After 10 years in the making, Natural Motion launches Clumsy Ninja, an autonomous virtual character game.
Beyond Verbal scores another $1 million to further its emotions analytics and artificial intelligence research.
Tempo AI, a startup focused on increasing productivity through your calendar, has raised a new $10 million Series A round of funding, the company announced today.
The CIA has invested an undisclosed sum in “robot journalism” startup Narrative Science through its venture arm In-Q-Tel.
Guest Post What if Siri could help us modulate the emotional tone of our messages? Would it make the world a better place with less conflict and argument, or would it leave piles of unread messages?
IBM’s Watson, a supercomputer designed for artificial intelligence, isn’t just good at answering Jeopardy questions — it’s also smart at diagnostic medicine and creating new recipes.
Google’s Knowledge Graph has a long, long way to go. At least according to Google CEO Larry Page.
Prominent futurist and author Ray Kurzweil has accepted a position as director of engineering at Google, where he plans to work on technology developments in language processing, machine learning, and other areas.
It may sound like something out of a dystopian novel, but scientists are confident about a machine learning technology that can recognize and replicate human activities like seeing and thinking.
For decades, “artificial intelligence” was a long-sought-after ideal in computing circles. Now it’s finally starting to become real — just not in the way anyone expected.
ToyTalk has raised $11.5 million for its talking teddybears, created by former Pixar CTO and SRI scientist.
Desti uses Artificial Intelligence and Natural Language Processing to act as a personal virtual tour guide.
Guest Post One unexpected and dramatic impact of this influx of information is that it has exposed the weaknesses of the current design of search as we know it.
Science experiments in AI are coming back to improve Google’s core products
Editor’s Pick Ray Kurzweil is looking forward to the year 2029. That’s the year he predicts that our technology will be able to think without us.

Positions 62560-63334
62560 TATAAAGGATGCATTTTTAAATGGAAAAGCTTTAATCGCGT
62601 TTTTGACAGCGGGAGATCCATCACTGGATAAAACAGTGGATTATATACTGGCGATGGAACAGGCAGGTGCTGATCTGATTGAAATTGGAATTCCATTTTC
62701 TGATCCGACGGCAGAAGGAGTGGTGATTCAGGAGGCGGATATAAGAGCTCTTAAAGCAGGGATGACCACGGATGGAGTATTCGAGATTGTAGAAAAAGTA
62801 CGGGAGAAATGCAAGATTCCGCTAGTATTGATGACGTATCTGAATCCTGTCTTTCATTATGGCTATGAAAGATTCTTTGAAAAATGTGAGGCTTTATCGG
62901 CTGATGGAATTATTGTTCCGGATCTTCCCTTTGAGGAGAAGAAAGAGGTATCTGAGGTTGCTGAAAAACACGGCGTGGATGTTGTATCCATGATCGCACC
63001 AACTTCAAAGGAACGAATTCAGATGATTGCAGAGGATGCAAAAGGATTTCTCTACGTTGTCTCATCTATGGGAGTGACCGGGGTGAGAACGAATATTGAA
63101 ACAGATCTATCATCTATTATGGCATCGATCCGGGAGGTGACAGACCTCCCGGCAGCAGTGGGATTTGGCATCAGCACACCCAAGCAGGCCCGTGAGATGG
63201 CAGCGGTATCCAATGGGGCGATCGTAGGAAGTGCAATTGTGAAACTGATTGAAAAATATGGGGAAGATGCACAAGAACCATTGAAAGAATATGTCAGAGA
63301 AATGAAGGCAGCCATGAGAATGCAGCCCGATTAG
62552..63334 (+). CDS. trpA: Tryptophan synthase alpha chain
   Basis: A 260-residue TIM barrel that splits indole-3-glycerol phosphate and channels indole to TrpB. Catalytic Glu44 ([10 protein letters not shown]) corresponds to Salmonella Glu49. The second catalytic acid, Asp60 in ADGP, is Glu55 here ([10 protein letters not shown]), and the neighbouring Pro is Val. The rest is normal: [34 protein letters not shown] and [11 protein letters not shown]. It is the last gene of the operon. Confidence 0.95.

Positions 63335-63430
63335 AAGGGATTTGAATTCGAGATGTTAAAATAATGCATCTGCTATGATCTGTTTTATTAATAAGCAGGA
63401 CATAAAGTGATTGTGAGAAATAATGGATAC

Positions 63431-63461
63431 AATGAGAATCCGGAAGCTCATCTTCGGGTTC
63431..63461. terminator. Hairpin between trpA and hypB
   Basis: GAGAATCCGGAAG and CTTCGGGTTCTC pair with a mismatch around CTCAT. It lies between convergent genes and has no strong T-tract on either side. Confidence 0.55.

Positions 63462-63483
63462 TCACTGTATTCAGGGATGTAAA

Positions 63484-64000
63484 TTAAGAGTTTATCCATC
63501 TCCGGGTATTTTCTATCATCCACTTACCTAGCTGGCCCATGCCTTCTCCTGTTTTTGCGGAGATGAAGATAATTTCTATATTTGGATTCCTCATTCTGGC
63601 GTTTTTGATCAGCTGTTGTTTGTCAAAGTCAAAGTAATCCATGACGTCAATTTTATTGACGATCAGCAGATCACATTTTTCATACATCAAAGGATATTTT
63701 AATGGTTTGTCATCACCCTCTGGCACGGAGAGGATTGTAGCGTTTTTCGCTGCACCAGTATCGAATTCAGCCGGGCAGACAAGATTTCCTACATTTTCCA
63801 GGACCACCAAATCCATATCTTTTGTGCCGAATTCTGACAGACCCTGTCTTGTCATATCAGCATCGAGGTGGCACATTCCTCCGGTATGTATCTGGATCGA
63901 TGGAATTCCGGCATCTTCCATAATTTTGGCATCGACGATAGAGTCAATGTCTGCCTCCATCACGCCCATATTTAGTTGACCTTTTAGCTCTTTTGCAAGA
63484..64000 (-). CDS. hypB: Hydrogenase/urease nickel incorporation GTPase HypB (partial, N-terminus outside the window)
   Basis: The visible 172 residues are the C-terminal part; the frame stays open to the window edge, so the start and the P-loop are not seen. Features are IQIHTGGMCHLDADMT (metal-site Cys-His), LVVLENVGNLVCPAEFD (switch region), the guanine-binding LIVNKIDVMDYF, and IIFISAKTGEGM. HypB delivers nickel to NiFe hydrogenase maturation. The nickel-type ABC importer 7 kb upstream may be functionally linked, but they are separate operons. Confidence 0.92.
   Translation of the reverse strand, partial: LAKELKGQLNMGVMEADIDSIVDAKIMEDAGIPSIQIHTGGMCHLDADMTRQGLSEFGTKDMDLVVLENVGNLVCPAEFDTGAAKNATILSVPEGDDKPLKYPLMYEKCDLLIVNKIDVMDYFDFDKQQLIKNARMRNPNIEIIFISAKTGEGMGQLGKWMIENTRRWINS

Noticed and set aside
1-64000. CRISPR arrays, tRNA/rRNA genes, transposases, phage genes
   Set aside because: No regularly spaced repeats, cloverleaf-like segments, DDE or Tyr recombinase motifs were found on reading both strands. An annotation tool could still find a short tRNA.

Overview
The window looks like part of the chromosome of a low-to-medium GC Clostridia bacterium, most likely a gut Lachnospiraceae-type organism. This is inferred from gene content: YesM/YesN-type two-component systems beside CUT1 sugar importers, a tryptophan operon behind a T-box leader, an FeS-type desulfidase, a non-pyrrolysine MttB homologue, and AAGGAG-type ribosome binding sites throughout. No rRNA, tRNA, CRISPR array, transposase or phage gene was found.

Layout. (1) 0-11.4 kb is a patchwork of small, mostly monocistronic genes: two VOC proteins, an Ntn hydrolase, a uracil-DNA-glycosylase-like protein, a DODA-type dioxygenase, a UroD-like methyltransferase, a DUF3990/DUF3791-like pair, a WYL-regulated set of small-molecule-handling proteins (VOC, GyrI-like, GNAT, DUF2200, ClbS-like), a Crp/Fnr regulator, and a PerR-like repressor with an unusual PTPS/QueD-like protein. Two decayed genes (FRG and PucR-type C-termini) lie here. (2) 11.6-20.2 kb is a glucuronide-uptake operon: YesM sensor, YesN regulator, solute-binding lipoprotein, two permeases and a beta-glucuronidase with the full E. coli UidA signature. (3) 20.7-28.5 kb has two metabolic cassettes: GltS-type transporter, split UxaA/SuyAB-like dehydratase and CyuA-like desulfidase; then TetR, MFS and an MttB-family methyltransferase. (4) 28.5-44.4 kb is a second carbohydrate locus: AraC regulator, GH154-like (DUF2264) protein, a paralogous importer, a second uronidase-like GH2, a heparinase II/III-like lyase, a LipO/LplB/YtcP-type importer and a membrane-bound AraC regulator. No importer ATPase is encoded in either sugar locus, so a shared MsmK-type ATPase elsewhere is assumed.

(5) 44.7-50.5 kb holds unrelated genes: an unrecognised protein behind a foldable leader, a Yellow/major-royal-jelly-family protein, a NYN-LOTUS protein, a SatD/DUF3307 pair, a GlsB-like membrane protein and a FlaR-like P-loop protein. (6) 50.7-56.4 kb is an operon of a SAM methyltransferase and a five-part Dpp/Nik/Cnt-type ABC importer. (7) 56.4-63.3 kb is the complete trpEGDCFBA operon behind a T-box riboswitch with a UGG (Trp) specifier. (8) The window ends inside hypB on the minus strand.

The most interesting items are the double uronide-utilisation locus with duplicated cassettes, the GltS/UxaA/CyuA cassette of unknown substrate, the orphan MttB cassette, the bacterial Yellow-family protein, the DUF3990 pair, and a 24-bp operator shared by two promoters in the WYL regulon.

ZenRobotics has raised $17M for its recycling robot
YouTube could make more money. Video search could get much, much better. And that laborious process of tagging every video you upload to YouTube with all the keywords you can possibly think of might finally be over … all because of technology based on a recently awarded Google patent that enables automated object recognition.
Vicarious is building A.I. software based on the human brain. Sounds cool, right? VCs thought so, too, and they backed it up with $15 million in the startup’s first round of institutional funding.
Editor's Pick The two hundred people packed into a small screening room in Midtown Manhattan on a recent Tuesday night made quite a throng. Engineers, venture capitalists, and entrepreneurs sipped Sam Adams and nibbled bits from a fruit plate. They were there to learn about CrowdControl, a New York startup that is melding human workers with artificial intelligence to create the next paradigm for global labor: crowd computing.
America has been extremely worried about the loss of manufacturing to China. Seduced by subsidies, cheap labor, lax regulations, and a rigged currency, American industry has made a beeline to China.
EDITOR’S NOTE: Each week, I’m writing a column on business and technology called Dylan’s Desk, while Dean Takahashi is writing a column on video games called The DeanBeat. They are available to newsletter subscribers a whole day before they appear on the VentureBeat website.
For the first time, one of Google’s much-hyped self-driving cars has been in a car accident, according to auto blog Jalopnik. But it’s actually a mere human’s fault.
Google hasn’t given up on its sci-fi ambitions to make self-driving cars a reality. The company is now lobbying Nevada to be the first state to legally allow self-driving cars on public roads, the New York Times reports.
Watch out, Amazon.com: Someone’s trying to bump your shopping cart.
Email is fast and quick, but it’s often tone-deaf. When we send a message in the heat of the moment, we don’t think about the consequences of what happens when the person receiving it misinterprets the tone of the text.
It looks like several key players from the early days of Facebook have taken an interest in an artificial intelligence startup called Vicarious Systems.
“So we have developed technology for cars that can drive themselves,” Google engineer Sebastian Thrun nonchalantly announced on the company’s blog earlier this afternoon.
ExpertMaker is one of 70 companies chosen by VentureBeat to launch at the DEMO Fall 2010 event taking place this week in Silicon Valley. After our selection, the companies pay a fee to present. Our coverage of them remains objective.